Kyr­gios calm ahead of his ‘home’ event

Weekend Argus (Sunday Edition) - - RACING -

AN up­beat but calm Nick Kyr­gios heads into the Australian Open feel­ing con­fi­dent about his men­tal game and keen to keep a level head through the sea­son af­ter a “roller-coaster” ride in 2017.

The 22-year-old Australian clinched his fourth ti­tle at the lead-up Bris­bane In­ter­na­tional, eas­ing con­cerns over a trou­ble­some hip while rais­ing ex­cite­ment lev­els about his prospects at his home grand slam.

It has been an en­cour­ag­ing start for Kyr­gios, who has al­ways strug­gled to con­trol his emo­tions while wield­ing one of the most dev­as­tat­ing games on the ATP Tour.

Af­ter claim­ing three ti­tles in an en­cour­ag­ing 2016, last sea­son had its mo­ments, and he showed im­pres­sive form dur­ing the ‘Sun­shine Swing’ in North Amer­ica, beat­ing No­vak Djokovic twice and push­ing Roger Fed­erer to the wall in a clas­sic fi­nal at the Mas­ters 1000 tour­na­ment in Mi­ami.

But the year was largely de­flat­ing, as he was bun­dled out early from the grand slams while bat­tling hip prob­lems through most of them.

“I think last year there were pe­ri­ods where I was re­ally good and re­ally bad,” he said yes­ter­day.

“I just need to know it’s a long year. I can’t ex­pend too much en­ergy, you know, on other things.

“I want to kind of ride the highs, not as high as I usu­ally do. If I lose a match, at the end of the day it’s a ten­nis match.

“I kind of want to keep it even-keeled through­out the whole year.”

Of­ten in hot wa­ter for his on-court con­duct and some­times abra­sive with his of­f­court de­meanour, Kyr­gios has po­larised home fans raised on a diet of never-say-die grand slam cham­pi­ons like Lley­ton He­witt and Pat Rafter.

Sec­tions of the Mel­bourne Park crowd jeered him as he suf­fered a melt­down to lose to An­dreas Seppi in five sets in the sec­ond round last year.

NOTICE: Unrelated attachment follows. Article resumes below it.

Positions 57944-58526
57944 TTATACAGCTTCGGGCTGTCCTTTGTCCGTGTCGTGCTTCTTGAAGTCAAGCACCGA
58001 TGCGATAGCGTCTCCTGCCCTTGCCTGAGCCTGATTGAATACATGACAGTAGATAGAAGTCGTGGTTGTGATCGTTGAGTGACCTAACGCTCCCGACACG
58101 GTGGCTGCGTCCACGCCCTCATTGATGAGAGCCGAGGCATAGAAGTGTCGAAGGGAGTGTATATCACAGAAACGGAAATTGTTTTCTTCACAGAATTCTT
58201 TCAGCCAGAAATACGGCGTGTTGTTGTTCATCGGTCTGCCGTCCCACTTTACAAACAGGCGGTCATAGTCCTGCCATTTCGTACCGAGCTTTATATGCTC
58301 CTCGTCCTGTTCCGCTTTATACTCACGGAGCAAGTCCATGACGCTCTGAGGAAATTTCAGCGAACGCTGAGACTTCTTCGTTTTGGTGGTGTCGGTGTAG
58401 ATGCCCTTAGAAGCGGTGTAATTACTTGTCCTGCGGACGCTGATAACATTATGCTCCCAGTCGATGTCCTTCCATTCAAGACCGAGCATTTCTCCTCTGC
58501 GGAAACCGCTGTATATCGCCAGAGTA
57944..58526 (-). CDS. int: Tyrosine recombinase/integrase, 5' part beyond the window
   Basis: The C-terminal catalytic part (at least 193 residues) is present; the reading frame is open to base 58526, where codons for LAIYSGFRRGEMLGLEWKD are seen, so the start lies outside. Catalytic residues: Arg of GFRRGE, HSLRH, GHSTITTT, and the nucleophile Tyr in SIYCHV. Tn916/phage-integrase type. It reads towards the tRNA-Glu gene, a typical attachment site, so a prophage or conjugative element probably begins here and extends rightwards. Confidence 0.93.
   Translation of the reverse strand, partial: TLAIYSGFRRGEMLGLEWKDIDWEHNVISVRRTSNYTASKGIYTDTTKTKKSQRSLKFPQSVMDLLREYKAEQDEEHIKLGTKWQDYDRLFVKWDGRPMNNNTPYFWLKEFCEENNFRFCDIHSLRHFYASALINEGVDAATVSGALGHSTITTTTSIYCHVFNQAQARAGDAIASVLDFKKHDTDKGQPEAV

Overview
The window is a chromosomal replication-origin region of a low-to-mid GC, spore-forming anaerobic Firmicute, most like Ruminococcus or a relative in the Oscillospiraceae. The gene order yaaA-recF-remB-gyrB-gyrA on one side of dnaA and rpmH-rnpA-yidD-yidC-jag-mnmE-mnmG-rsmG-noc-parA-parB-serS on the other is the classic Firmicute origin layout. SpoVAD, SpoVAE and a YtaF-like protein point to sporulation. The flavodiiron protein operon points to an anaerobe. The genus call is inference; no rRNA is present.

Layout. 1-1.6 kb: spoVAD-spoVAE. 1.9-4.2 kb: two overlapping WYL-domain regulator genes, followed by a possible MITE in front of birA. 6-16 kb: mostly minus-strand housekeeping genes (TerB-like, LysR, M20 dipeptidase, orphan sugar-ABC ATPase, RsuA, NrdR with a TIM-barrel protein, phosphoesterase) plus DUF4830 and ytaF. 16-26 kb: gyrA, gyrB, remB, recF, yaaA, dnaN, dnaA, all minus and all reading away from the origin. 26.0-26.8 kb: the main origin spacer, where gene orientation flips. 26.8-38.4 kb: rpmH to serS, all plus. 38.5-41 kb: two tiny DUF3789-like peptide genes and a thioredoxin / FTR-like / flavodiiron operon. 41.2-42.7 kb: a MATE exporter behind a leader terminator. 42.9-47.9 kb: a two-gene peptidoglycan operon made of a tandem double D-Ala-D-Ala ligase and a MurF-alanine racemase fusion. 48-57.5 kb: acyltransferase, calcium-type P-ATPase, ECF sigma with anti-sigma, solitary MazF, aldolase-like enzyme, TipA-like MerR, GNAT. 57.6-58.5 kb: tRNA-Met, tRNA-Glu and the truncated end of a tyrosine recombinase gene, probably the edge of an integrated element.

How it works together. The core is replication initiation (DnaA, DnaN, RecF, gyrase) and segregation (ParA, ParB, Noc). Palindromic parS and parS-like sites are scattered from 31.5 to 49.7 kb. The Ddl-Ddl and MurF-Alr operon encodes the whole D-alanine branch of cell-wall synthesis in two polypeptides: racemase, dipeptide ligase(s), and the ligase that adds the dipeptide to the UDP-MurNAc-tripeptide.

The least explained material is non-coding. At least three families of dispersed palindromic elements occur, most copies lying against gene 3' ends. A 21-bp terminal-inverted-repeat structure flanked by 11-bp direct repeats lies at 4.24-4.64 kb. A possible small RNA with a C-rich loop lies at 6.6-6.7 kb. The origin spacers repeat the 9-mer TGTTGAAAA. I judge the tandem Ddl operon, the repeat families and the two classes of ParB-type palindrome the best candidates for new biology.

Two years be­fore they were chant­ing his name in adu­la­tion when he downed the Ital­ian to reach the quar­ter-fi­nals.

Pun­dits have tipped 17th seed Kyr­gios, who opens against un­her­alded Brazil­ian Roge­rio Du­tra Silva, to go deep in this tour­na­ment but the Australian trot­ted out the well-worn cliche of “one game at a time.”

“I’d like to do well. I’m not go­ing to say quar­ter-fi­nals, semi-fi­nals, any­thing like that,” he said.

“Ev­ery­one started the year hun­gry. They can play great qual­ity ten­nis. I don’t want to look ahead at all.”

Mean­while Roberto Bautista Agut con­tin­ued to shine in New Zealand when the Spa­niard won his sec­ond Auckland Clas­sic ti­tle with a 6-1 4-6 7-5 vic­tory over sec­ond seed Juan Martin del Potro.

The fifth seed, who clinched the ti­tle in 2016 but was un­able to de­fend it last year due to ill­ness, romped through the first set in 31 min­utes as he broke his Ar­gen­tine op­po­nent three times and pro­duced nu­mer­ous fore­hand win­ners.

The sec­ond set went on serve with nei­ther able to get a break point op­por­tu­nity un­til the 10th game, which Del Potro seized upon to send the match into a de­cider when Bautista Agut hit a back­hand into the net af­ter a cagey base­line rally.

Nei­ther player of­fered up many op­por­tu­ni­ties in the third set un­til the 11th game, when the Spa­niard con­verted on the sec­ond of his break points to take a 6-5 lead and then held serve to triumph in a lit­tle more than two hours.

At the Australian Open, Bautista Agut will play com­pa­triot Fer­nando Ver­dasco in the first round, while Del Potro takes on Amer­i­can prospect Frances Ti­afoe. – Reuters

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